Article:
Last week we shared the demographic results from our recent study of >40,000 museum-going households. But those results, while giving a good snapshot of the museum-going public, mask wide variations as museums of different types had markedly different responses. (Note: this is another data-heavy post . . . . if you would rather watch paint dry than read data points, we only have a couple more of these types of posts coming before we delve into the other findings.)
To find out how different types of museums differed, we segregated the results into four main categories of museums: art, science centers, history (including historic sites), and children’s.
Most of the 103 museums that participated in this project fell easily into one category, while a few fell into more than one category; for those museums, results were included in each applicable category. A handful of museums did not fall into any category, and there were not enough natural history museums or botanical gardens/arboretums to segregate those results with confidence.
This is what we generally found, by museum type (keep in mind that respondents are of regular visitors, not infrequent or casual visitors).
- Art museums. Have generally older visitor bases, with 65% of respondents over age 50. Only 18% of respondents are parents of minor children, and those parents that did respond have significantly older children; over half are in middle or high school. Respondents have the highest college attainment of any type, with 86% having at least a college degree. Additionally, 55% have at least one parent with a college degree. Generally, respondents are less diverse than the overall sample, with 92% identifying as white, and only 16% identifying as a minority.
- Science centers. Have generally younger visitor bases, with 72% of respondents under age 50. Two-thirds of respondents are parents of minor children, and most of those children are in elementary school. 80% of respondents have college degrees, and 53% have at least one parent with a college degree. Science centers have the most diverse sample, with only 84% of respondents identifying as white and 34% identifying as a minority. They do particularly well with Asian audiences, with 12% of respondents identifying as Asian - twice the topline (overall) average.
- History museums and historic sites. Like art museums, have generally older visitors bases with 65% of respondents over age 50. This sample is the closest to gender parity, with nearly 40% of respondents being male. A quarter of respondents are parents of minor children, and those parents have significantly older children; over half are in middle or high school. Respondents have the lowest college attainment of any type, with 78% having at least a college degree (though this is still three times the national average). They are also the least likely to have at least one parent with a college degree, only 45%. Respondents are the least diverse, with 95% identifying as white, and only 12% identifying as a minority.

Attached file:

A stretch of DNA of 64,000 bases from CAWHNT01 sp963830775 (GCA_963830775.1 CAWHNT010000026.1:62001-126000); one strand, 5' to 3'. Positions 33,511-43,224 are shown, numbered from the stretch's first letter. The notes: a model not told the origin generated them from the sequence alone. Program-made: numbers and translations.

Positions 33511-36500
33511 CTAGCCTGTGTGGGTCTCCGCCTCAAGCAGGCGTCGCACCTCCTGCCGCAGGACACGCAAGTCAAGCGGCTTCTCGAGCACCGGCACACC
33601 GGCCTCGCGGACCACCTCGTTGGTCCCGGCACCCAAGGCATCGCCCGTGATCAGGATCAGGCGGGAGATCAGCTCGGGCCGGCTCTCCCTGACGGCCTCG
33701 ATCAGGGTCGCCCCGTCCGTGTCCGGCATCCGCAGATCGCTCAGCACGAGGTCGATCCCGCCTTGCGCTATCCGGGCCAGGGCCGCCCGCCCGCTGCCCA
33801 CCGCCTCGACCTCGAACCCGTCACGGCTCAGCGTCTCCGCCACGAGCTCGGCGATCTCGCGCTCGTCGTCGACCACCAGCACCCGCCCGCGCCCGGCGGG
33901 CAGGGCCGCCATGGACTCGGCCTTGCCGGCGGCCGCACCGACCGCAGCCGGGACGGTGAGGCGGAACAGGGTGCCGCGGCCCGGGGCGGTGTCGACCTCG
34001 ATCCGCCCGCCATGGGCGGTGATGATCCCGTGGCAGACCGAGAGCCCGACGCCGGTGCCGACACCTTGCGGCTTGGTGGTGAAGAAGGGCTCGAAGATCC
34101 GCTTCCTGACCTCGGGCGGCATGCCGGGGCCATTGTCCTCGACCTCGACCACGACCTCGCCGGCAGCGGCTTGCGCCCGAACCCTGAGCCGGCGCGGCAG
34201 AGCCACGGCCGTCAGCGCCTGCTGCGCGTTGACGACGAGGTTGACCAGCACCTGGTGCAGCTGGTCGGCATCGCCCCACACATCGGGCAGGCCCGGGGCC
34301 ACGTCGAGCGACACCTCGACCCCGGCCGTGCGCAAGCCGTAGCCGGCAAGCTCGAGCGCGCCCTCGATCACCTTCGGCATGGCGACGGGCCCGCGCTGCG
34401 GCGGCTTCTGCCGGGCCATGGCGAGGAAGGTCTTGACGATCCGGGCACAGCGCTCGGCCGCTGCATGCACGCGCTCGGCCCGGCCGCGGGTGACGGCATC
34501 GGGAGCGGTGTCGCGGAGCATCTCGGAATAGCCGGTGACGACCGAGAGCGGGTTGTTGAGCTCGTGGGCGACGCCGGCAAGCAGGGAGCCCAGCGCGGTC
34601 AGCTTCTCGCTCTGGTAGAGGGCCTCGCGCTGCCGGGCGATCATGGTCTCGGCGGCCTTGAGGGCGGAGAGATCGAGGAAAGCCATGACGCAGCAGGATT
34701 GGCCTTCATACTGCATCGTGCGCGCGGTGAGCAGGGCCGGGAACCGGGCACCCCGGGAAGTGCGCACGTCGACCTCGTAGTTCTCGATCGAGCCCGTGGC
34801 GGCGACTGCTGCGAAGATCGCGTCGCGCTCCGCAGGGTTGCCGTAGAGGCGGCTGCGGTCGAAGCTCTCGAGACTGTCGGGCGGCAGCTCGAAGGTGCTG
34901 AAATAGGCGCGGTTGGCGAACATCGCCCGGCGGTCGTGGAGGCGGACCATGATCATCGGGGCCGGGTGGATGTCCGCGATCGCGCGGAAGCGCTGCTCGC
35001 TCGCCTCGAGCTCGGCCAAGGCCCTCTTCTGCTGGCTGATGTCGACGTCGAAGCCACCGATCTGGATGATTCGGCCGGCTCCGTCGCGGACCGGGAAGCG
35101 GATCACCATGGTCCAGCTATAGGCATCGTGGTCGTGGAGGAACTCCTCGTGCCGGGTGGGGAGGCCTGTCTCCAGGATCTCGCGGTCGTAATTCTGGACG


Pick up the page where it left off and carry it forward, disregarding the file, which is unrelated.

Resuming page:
- Children’s museums. Unsurprisingly have the youngest visitor base, with a whopping 89% under age 50, and 64% under age 40. Respondents are overwhelmingly female (89%) and parents of minor children (88%). Those children are significantly younger; two-thirds of respondents have at least one infant, toddler, or preschooler. 81% of respondents are college educated, and they are the most likely to have at least one parent with a college degree, 58%. Interestingly, despite being the youngest set of visitors, they also have the highest income, with 44% having household incomes over $100,000/year (compared to 39% topline average). And while respondents are not quite as diverse as science center respondents, they are significantly more diverse than art museum and history museum respondents.
In short, we found that art museums and history museums primarily draw adult audiences looking for adult experiences (and, interestingly, they also had strong opinions about children’s programming at these types of museums – we’ll have more on that in an upcoming post). And children’s museums and science centers primarily draw family audiences, looking for kid-friendly experiences (though science centers did have a small group of respondents looking for adult experiences as well). While these results are not surprising, there is a whole lot more we found, which we'll share in upcoming posts.
final demographics post will go up next week, and will be for those real data
geeks out there as it will go into excruciating
detail, picking apart the race and ethnicity responses. For those of you who would rather sit in
traffic than read more about data . . . . don’t forget . . . lots of juicy,
not-so-data-driven posts are coming up soon.
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